By George Basharis, J.D.
Latest allegations follow settlements with seven other broadcasters announced in 2018.
The Department of Justice Antitrust Division announced on June 17 that television broadcasters CBS Corporation, Cox Enterprises Inc., The E.W. Scripps Company, Fox Corporation, and TEGNA Inc. have agreed to settle allegations that they participated in a conspiracy to exchange competitively sensitive information. The allegations against the five broadcasters, including a national sales representative firm, follow settlements last year with seven other television broadcasting companies with respect to the same conduct. The Department of Justice filed a second amended complaint in the action, naming the latest defendants. At the same time, it filed proposed final judgments that, if approved by the court, will resolve the government’s antitrust concerns (U.S. v. Sinclair Broadcast Group, Inc., Case No. 1:18-cv-02609-TSC).
The alleged conspiracy reduced competition in the sale of spot advertising in designated marketing areas (DMAs), according to the government. Each broadcaster sells spot advertising to advertisers throughout the United States or owns and operates broadcast TV stations in multiple states or in DMAs crossing state lines. The Sales Rep Firms represent broadcast stations throughout the United States. The government alleges that the Broadcasters and Sales Rep Firms agreed in many DMAs across the country to exchange revenue pacing information and, in some cases, other forms of competitively sensitive sales information. Pacing compares a broadcast station’s revenues for a certain time to revenues booked for the same time in the previous year, indicating how each station is performing in relation to the rest of the market. The complaint alleges that the exchange of pacing information has taken at least two forms: (1) the broadcasters regularly exchanged pacing information through the Sales Rep Firms in which the Firms agreed to facilitate; and (2) in some DMAs, the broadcasters exchanged competitively sensitive information directly between broadcast station employees.
The exchange of pacing information provided the broadcasters with a greater ability to negotiate with buyers over spot advertising prices and helped stations to anticipate whether competitors were likely to raise, maintain or lower spot advertising prices, according to the Justice Department. The exchange of information distorted the normal price-setting mechanism in the spot advertising market, thereby harming the competitive process.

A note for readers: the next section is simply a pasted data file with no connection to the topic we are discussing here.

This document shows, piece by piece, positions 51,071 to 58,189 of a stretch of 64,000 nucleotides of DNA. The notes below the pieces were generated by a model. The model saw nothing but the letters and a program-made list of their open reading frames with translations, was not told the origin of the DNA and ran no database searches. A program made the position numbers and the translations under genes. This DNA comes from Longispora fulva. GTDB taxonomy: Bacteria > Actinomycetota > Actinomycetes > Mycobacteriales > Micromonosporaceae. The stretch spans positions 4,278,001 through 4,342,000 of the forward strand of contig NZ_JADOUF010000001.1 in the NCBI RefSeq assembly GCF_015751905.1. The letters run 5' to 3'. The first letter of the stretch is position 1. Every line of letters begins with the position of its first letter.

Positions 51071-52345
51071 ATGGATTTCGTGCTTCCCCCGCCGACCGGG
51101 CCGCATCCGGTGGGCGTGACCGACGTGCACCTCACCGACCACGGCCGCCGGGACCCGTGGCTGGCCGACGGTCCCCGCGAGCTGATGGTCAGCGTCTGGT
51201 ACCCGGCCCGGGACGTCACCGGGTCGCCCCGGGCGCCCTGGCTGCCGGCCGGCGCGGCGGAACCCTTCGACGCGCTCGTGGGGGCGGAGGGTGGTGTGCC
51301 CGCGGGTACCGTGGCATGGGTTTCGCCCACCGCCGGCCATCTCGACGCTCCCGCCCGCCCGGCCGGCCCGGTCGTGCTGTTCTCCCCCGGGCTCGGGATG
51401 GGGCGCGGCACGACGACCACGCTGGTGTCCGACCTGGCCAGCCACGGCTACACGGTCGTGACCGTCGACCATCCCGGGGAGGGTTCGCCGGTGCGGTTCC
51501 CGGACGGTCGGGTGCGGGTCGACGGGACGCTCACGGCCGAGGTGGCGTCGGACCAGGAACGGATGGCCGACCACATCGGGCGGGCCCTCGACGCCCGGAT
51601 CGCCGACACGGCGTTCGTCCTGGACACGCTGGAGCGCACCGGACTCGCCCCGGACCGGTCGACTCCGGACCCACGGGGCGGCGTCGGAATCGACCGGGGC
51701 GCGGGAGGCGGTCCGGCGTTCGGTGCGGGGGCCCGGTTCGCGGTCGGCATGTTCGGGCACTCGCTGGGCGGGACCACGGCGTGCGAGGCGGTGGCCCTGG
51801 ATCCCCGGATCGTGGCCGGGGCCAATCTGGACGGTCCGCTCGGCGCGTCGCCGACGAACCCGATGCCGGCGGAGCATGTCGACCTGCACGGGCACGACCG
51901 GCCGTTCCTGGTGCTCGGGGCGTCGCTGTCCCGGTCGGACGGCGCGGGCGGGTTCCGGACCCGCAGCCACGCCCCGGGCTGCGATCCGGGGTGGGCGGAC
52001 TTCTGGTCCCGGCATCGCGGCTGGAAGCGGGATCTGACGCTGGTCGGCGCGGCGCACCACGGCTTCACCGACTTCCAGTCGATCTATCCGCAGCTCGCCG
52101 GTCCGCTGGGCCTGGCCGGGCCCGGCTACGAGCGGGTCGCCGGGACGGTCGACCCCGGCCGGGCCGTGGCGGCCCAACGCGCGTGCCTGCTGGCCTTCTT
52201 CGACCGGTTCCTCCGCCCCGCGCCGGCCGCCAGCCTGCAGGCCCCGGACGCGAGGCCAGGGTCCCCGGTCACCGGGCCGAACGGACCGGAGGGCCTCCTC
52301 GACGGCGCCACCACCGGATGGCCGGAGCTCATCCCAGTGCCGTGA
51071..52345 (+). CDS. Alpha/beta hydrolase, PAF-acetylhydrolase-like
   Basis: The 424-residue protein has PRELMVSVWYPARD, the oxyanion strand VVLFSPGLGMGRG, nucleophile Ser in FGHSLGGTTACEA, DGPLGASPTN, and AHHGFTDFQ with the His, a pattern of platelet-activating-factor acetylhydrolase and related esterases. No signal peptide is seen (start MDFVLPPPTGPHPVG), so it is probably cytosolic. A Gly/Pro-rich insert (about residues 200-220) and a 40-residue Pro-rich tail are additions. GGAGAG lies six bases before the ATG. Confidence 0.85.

The proposed settlements with CBS, Cox, Scripps, Fox, and TEGNA prohibit the direct or indirect sharing of such competitively sensitive information, according to the Justice Department. Additionally, the proposed final judgment with Cox requires that Cox Reps implements firewalls in markets where it represents more than one broadcast station. Antitrust compliance programs and reporting measures to prevent similar conduct in the future would also be required.
Attorneys: Lee F. Berger, U.S. Department of Justice, for the United States. Jeff L. White (Weil Gotshal & Manges LLP) for CBS Corp. Gregory J. Commins Jr. (Baker & Hostetler LLP) for The E.W. Scripps Company. Katharine Mitchell-Tombras (Covington & Burling LLP) for Cox Enterprises, Inc. David Bitkower (Jenner & Block LLP) for TEGNA Inc. George S. Cary and Kenneth S. Reinker (Cleary Gottlieb Steen & Hamilton LLP) for Fox Corp. Tabitha Bartholomew (Hughes Hubbard & Reed LLP) for Sinclair Broadcast Group, Inc.
Companies: CBS Corp.; Cox Enterprises Inc.; E.W. Scripps Co.; Fox Corp.; TEGNA Inc.; Sinclair Broadcast Group Inc.
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